In 2007 the city was world heritage listed by UNESCO and now Bordeaux has become one of the most rapidly growing tourist destinations in France. Wine tourism in the surrounding wine regions has taken off- more on that in another blog. The very fast train from Paris is coming in 2016 (it will become a 2 hour trip to Paris and one hour to Barcelona). The city it seems has a bright future.

It was easy to fall in love with the city and to fall in love with the wine of Bordeaux and the wine of this south west corner of France. Enough for us to start DiscoverVin and to by an apartment in Bordeaux.The city has been transformed and in turn it transformed us!

8 June 2012

Château La Fleur Poitou review by Winsor Dobbin

Well known Australian wine writer (and twittersphere legend)  Winsor Dobbin has published another review of one of the wines imported by DiscoverVin. This easy drinking and good value ($25) Bordeaux red wine from Château La Fleur Poitou is one of our favorites and one of the first wines that we have in stock from the great vintage of 2010. The wine comes from the appellation (region) of Lussac Saint Émilion .
Six satellite villages that once sold their wines under the Saint Émilion AOC surround Saint Émilion.  Of these villages, four now add Saint Émilion to their names to form the Saint Émilion satellites.  They are separated from Saint Émilion by the Barbanne River (more like a creek), an ancient frontier between those in the south who spoke the Langue d’Oc and those in the north who spoke the Langue d’Oil. Wines from these lesser-known regions produce some interesting wines at a fraction of the cost of their more famous neighbours.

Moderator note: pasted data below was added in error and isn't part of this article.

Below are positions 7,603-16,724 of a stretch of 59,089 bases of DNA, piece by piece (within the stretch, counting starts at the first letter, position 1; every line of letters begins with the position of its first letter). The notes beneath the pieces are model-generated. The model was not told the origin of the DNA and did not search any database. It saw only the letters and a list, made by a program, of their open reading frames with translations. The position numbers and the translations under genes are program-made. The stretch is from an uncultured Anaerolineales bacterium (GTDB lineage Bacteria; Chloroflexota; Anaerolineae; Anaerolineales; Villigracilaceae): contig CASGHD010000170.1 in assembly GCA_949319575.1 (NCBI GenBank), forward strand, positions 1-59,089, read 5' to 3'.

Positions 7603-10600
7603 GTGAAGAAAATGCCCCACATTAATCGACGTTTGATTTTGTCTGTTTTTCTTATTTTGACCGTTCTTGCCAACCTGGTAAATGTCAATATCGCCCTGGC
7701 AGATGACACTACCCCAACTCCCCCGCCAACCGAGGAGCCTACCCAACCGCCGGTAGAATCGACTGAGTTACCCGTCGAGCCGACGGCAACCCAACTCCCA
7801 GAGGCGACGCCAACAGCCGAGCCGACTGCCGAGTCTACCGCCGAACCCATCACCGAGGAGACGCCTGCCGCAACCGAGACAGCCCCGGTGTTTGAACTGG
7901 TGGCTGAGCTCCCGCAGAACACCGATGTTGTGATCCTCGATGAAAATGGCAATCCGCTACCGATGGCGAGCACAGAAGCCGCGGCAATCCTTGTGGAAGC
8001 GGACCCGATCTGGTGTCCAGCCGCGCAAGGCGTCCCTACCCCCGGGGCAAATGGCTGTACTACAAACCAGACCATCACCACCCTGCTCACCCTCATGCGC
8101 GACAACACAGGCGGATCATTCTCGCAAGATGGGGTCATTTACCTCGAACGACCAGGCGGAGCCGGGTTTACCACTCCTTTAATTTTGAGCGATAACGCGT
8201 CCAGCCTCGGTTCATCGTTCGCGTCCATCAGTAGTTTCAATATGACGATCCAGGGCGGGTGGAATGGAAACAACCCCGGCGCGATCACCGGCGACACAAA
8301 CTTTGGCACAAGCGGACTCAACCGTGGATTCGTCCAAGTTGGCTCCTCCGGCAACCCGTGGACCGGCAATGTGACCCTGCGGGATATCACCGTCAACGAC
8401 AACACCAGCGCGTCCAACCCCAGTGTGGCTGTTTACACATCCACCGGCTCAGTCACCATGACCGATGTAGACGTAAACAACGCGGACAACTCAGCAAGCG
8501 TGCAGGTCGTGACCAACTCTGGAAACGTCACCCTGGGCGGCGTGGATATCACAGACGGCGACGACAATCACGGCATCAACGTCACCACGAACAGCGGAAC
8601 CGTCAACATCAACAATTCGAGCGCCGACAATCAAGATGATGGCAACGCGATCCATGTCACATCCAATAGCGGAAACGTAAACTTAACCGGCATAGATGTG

Lussac-Saint Emilion’s history dates to Roman times.  Its terroir is varied with clay soils in the north, clay-limestone soils in the southeast.

Lussac Saint Émilion is a northerly “satellite” appellation of Saint Émilion on the right bank of Bordeaux.  The combination of Merlot dominating Cabernet Franc is distinctive of this appellation.  Cabernet Sauvignon is much less commonly planted as the soils of this area are thought to be more suited to merlot and cabernet franc. 

This is a good value drinkable Bordeaux from a highly regarded vintage. In the great vintages such as 2010, there is often value to be found amongst small producers such as this. This generous wine is a good example of the type of value for money wines that DiscoverVin is trying to bring downunder.

And here is the review by Winsor Dobbins:

SUNDAY, JUNE 3, 2012

Chateau La Fleur Poitou 2010

A delightful drink this one, from a small producer in Lussac St Emilion on Bordeaux's right bank. There is plenty of concentration on the nose while the palate reveals dark berry and currant flavours with oak (30% new) playing a mere support role. A blend of merlot, cabernet franc and cabernet sauvignon, it is a supple wine, soft and round with excellent balance and complexity, but more importantly drinkability. It's a very clean wine, smooth and characterful and with medium-term cellaring potential. A very good introduction to affordable Bordeaux from a well-regarded vintage. $25. Imported by DiscoverVin.www.discovervin.com.au.